cookies-chess-club
The new chess boards given to Detective Cookie’s Chess Club, created by inmates in Stafford’s furniture making facility. [Photo Credit: Rainier Beach Merchants Association]
Those soft skills were displayed in handwritten notes found next to each chess board on Saturday afternoon. They were written by prisoners whose familiarity with the club stemmed from a visit Detective Cookie made to Stafford a month ago.

Cookie described her multicultural mix of South Seattle children from different backgrounds and cultures – some speaking completely different languages – all bound together each Tuesday and Saturday in either the Rainier Beach Library or Rainier Beach Community Center by the game of chess. 

Far from a trivial pastime, she explained, it is a metaphor for life: instructing her kids about the consequences of poor decisions. In the game of chess, you might lose your King; in reality, however, the wrong move might cost you your freedom.

The detective reiterated this message to the kids in attendance at her club on Saturday during brief remarks thanking both the If Project and WSCI as she fought back tears.

Her earlier words seemed to cause reflection, and praise for the program from the inmates at Stafford. One letter signed by an inmate named Oscar read:

I am very glad to be a part of bringing these chess boards to you […} I just wish I had someone like Detective Cookie in my life when I was young. I think the hardest thing about doing time is being apart from your family. I wish I had someone who told me all of the things I was going to miss being locked up {…} I would have made some better choices as an adult, choices that would have kept me out of prison.

Those words found appreciation from at least one parent in attendance.

“Today shows that even though they’re incarcerated they’re still educated and still able to speak to kids, even though it’s not directly. They’re still giving them wisdom, knowledge and experience,” said Tiniell Cato, who described herself as an advocate for youth detention alternatives.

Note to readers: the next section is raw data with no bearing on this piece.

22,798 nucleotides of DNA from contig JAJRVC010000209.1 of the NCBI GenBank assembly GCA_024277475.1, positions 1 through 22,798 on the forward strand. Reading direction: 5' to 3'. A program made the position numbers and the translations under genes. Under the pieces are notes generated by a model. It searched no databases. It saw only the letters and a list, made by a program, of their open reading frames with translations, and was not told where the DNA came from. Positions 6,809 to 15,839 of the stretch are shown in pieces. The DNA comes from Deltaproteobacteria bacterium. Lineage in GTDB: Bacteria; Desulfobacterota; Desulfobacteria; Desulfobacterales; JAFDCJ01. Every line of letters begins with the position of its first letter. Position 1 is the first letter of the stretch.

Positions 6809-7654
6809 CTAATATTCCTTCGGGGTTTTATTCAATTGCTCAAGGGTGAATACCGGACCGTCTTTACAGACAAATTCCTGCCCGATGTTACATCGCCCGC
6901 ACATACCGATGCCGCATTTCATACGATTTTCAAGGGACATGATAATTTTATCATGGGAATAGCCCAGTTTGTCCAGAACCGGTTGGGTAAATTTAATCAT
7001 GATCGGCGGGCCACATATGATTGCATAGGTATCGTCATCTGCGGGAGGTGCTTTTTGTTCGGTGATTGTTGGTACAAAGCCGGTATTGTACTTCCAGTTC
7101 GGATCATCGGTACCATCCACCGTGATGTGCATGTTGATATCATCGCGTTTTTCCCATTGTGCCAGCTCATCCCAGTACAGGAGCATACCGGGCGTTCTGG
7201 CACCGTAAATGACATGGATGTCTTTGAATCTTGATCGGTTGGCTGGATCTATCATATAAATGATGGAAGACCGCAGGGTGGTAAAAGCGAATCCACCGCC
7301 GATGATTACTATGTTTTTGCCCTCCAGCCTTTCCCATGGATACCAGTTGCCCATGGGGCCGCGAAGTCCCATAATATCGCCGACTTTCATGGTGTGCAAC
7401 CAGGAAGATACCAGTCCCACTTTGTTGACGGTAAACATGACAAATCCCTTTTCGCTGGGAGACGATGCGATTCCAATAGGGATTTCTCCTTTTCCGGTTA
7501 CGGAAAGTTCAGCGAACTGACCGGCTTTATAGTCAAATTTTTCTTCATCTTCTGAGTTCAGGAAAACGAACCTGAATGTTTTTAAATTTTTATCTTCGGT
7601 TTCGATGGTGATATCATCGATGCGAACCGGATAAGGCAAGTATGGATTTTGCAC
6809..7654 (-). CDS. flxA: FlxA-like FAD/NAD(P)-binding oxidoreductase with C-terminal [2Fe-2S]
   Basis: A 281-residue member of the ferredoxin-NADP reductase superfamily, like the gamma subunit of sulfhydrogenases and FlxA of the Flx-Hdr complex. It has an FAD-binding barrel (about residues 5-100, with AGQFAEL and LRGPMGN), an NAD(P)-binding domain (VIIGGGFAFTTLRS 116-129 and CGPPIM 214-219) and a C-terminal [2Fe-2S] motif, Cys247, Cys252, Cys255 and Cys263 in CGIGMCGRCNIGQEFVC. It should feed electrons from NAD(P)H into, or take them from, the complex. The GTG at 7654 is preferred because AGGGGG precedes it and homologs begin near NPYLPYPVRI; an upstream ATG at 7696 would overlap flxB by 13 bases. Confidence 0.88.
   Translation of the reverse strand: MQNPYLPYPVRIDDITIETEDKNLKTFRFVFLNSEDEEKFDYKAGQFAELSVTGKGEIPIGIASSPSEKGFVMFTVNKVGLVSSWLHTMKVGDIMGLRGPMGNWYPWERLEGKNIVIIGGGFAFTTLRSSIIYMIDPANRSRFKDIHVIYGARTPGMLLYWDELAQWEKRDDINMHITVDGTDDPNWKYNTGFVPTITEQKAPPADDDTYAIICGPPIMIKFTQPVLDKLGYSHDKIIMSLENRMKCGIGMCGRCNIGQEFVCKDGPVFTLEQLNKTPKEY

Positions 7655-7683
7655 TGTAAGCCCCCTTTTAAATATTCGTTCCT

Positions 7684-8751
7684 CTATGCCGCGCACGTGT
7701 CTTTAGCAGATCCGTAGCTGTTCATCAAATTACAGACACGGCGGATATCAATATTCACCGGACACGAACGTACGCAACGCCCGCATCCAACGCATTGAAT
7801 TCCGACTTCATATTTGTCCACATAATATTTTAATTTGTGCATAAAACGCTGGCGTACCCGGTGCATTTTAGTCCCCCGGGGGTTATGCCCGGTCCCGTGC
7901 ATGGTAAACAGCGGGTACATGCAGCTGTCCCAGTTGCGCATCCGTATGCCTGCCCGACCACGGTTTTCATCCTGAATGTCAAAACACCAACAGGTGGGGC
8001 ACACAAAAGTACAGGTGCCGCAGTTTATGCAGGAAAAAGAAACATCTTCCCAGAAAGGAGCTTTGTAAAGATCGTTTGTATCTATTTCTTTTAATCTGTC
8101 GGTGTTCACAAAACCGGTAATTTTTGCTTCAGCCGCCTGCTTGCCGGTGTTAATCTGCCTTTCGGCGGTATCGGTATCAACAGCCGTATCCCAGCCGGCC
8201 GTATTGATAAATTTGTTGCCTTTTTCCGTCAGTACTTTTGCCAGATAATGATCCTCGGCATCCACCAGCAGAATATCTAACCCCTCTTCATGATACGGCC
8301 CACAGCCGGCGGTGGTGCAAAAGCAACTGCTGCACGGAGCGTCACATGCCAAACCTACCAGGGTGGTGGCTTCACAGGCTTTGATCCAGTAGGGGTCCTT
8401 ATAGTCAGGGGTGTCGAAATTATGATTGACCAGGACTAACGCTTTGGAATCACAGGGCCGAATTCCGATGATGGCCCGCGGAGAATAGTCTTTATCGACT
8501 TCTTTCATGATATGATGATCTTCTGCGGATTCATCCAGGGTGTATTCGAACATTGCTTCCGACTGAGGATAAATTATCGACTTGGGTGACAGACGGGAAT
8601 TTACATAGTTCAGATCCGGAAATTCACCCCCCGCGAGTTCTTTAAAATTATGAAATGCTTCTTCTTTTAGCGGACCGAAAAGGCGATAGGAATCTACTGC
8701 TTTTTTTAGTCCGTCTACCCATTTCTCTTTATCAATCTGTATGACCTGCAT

Her 12-year-old son Quinton, who has been a member of the chess club for three weeks, also absorbed that lesson on Saturday. “Today taught me that you always have to think about your choices. This is just practice but in real life it can affect you and your family,” he reflected.

Both Bogucki and Bouldin, also hoped Saturday could serve as a step in the right direction of bridging the divide between SPD and communities of color as well as halting the cycle of before it starts.

“This really is a part of ending mass incarceration. These kinds of things are a way we can really start repairing and rebuilding relationships with communities that have had issues with the police,” said Bogucki.

As the kids in the chess club sat across from law enforcement personal to take them on in games of chess, Saturday may have been only a small move in that direction, but a move nonetheless.  

And as the members of Detective Cookie’s Chess Club have come to learn, small moves often have big consequences.


One thought on “Inmates Bestow Wisdom and Playing Boards Upon Detective’s Chess Club”

  1. Great article about a great program and some great people! Just one correction: the chess club meets Tuesdays, not Wednesdays, at the Rainier Beach Library. (2:30 – 5:00) Thanks for your excellent work!